- The teleporters from Doom and slipgates from Quake I; both series are by the same developer and feature similar gameplay.
- The chaos gate, the final destination of most players in Ancient Domains of Mystery.
- The chaos gate in Mega Man Battle Network 5. It's a Bonus Dungeon, but you have the option of opening it. This act floods the Internet with evil and powers up the viruses.
- In a sense, Exor the giant sword in Super Mario RPG.
- The Hall of Transference, which leads into Promyvion in Final Fantasy XI.
- Tartarus in Persona 3 is a borderline example; it's not an actual portal (more of a giant tower), but fulfills all the other traits of the trope by being a spawning and nesting ground for the Shadows.
- The Fatal Frame series is based around ritual sacrifices designed to keep a number of these closed.
- The Door of Komalie from the original Guild Wars. The Lich Lord opens it to let the demonic Titans enter Tyria from their imprisonment in the Foundry of Failed Creations.
- Ninja Gaiden II on the Xbox 360 has a Hellgate at the peak of Mt. Fuji.
- Ashtar's whole plan in Ninja Gaiden II: The Dark Sword of Chaos for the NES is to open one of these and bring about an age of "Eternal Darkness."
- Age of Mythology grants the Greeks the ability to summon an Underworld Passage from one point of the map to another, averting the trope... but the Titans expansion gives the Atlanteans the power of creating a small Tartarean Gate, allowing dog-like demons to continually respawn until the gate is destroyed.
- The main campaigns of both game and expansion center around attempts to open much larger Tartarean Gates in order to release Kronos and his... ummm... "Kronies".
- And in normal gameplay of the expansion, each civilization can summon a Titan or suitable mythological replacement from such a gate to help crush enemies and so forth. AOM really likes this trope.
- La Pucelle features portals into the Dark World as the randomly generated Bonus Dungeons.
- Big Whoop from the Monkey Island series is revealed to be this the third game, one with a power supply that will eventually run out.
- Castlevania: Dawn of Sorrow's castle was built on "The Mine of Judgement" which leads directly into "The Abyss".
- An Inversion, sort of, in Metroid Prime 2: Echoes. The Ing themselves don't use the portals to Dark Aether, as they can't survive on Aether in their normal forms; they appear as mist that possesses creatures instead. Some of the portals appeared spontaneously, and some were created by the Luminoth so that they (and eventually Samus) could return the favor.
- Mass Effect: The characters are actually pretty careful about the mass relays and refuse to open them until both entrances are discovered normally, for fear that something horrible and unknown might be waiting on the other side. The galaxy has learned this from bitter experience, as some thousand years before the game starts, when they blindly opened a mass relay, they got invaded by Rachni. In fact, the First Contact War started because humans were just opening mass relays whenever they found one, and this caught the turians' attention. There is indeed something out there - the Reapers. The cornerstone of the Reapers' plan was the fact that the Citadel itself, basically the centre of galactic civilisation, contains a mass relay. Every few millennia, species reach the Citadel, then Reapers invade and somehow breed using said species. Rinse and repeat.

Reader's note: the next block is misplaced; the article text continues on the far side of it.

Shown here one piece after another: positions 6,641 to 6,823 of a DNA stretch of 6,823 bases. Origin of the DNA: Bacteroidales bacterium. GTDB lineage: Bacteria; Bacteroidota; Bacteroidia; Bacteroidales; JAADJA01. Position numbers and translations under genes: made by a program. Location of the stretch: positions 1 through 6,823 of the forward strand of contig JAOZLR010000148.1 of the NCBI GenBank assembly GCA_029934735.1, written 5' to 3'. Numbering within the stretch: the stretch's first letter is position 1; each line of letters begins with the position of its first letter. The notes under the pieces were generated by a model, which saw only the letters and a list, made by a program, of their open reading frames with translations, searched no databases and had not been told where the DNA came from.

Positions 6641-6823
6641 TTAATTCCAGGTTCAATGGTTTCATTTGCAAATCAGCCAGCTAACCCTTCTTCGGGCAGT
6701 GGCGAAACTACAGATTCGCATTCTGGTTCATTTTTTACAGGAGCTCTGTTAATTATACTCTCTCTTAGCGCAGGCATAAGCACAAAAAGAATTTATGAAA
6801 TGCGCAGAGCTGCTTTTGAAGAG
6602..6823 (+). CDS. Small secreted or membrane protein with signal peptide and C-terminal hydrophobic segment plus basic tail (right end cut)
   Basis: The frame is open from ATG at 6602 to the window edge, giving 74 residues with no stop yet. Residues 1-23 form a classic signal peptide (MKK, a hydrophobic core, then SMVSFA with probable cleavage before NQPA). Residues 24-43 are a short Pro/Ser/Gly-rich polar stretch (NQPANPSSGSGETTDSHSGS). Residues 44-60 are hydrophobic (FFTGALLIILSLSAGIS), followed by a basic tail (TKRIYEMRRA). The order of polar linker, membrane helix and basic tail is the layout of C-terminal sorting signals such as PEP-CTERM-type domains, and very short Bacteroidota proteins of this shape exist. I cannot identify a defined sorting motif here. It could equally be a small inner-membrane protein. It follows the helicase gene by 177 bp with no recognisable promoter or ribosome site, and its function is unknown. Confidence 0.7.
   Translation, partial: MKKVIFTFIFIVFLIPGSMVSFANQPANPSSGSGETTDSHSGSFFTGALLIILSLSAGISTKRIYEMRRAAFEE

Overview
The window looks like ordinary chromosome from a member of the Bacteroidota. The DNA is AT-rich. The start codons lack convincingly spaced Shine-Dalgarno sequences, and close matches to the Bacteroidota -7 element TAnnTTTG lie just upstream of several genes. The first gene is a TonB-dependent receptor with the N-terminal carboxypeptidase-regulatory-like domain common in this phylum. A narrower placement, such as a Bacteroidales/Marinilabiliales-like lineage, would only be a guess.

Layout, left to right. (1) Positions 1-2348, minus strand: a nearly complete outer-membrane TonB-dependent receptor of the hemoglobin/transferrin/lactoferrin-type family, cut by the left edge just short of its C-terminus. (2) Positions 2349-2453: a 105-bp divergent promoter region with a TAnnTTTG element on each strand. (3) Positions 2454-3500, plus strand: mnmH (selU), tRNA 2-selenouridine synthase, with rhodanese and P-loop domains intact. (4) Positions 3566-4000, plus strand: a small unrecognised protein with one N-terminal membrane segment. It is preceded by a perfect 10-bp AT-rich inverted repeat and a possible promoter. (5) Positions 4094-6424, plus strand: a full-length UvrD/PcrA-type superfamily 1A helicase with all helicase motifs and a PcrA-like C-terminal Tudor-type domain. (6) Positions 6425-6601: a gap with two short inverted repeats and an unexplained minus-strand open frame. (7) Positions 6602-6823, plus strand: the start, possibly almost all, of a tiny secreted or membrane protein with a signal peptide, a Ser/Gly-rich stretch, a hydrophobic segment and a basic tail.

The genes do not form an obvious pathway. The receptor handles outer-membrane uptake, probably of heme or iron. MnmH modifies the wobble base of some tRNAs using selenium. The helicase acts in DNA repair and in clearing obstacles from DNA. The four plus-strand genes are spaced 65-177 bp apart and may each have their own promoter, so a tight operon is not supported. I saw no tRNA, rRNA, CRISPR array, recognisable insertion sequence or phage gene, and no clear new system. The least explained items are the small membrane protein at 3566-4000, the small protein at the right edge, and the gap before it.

- The portals in Half-Life behave exactly like this, allowing the Combine to come through and enslave Earth.
- The portals didn't allow the Combine to arrive, at least initially - the resulting portal storm, however, grabbed their attention. They then piggybacked in on the storm and used for their invasion. Not the intended result, but then the entire Resonance Cascade scenario never was to begin with.
- In Minecraft, you can actually build obsidian portals connected to the Nether, which, despite being a terrifying experience full of huge fireball-shooting ghasts and savage zombie-pigmen that will scare the living daylights out of the most jaded gamer, is actually an efficient means of transport. Every step in the Nether translates to eight in the normal world, so one can travel very quickly from island to island, allowing the creation of a large, interconnected empire. The Nether also contains unique resources like glowstone, a mineral used to craft the brightest lights available, and netherrack, which burns indefinitely without being used up (although not in furnaces; that would be a Game Breaker).
- Touhou has so many of these, it seems like people almost trip over them on the way to the store. Residents of one dimension of the Multiverse or another seemed to invade Gensokyo on an almost annual basis. It doesn't help that Yukari Yakumo can create portals to any dimension she wants at her whim.
- Devil Survivor has this in the endings where you don't run away. The whole freaking sky opens up into a demonic vortex and reality starts to collapse as the Bels fight for the title of demon king.
- Shin Megami Tensei: Strange Journey has an entire Negative Space Wedgie, the Schwartzwelt, open up in Antarctica. Inside, it's a maze of intertwining dimensions and horrors beyond time, releasing demons outside the field and into the mortal world. And the place is growing...
- Later boss Orcus is literally a Hell Gate.
- Shin Megami Tensei II has the idiotic Mad Scientist Mekata trying to create one of these to gain a limitless source of demonic servants. He screws the process by not using the correct items and is swiftly killed for his trouble. Later, The Hero repeats the procedure with the proper corrections and successfully establishes a link between Earth and the higher dimensions.
- The Pest Control minigame in RuneScape has a team of players cooperate to destroy interdimensional portals that are vomiting out deadly alien invaders.
- "Hell's Maw" is the name of both E1M8 and Episode 2 of Heretic. Closing it is the focus of the non-Shareware episodes.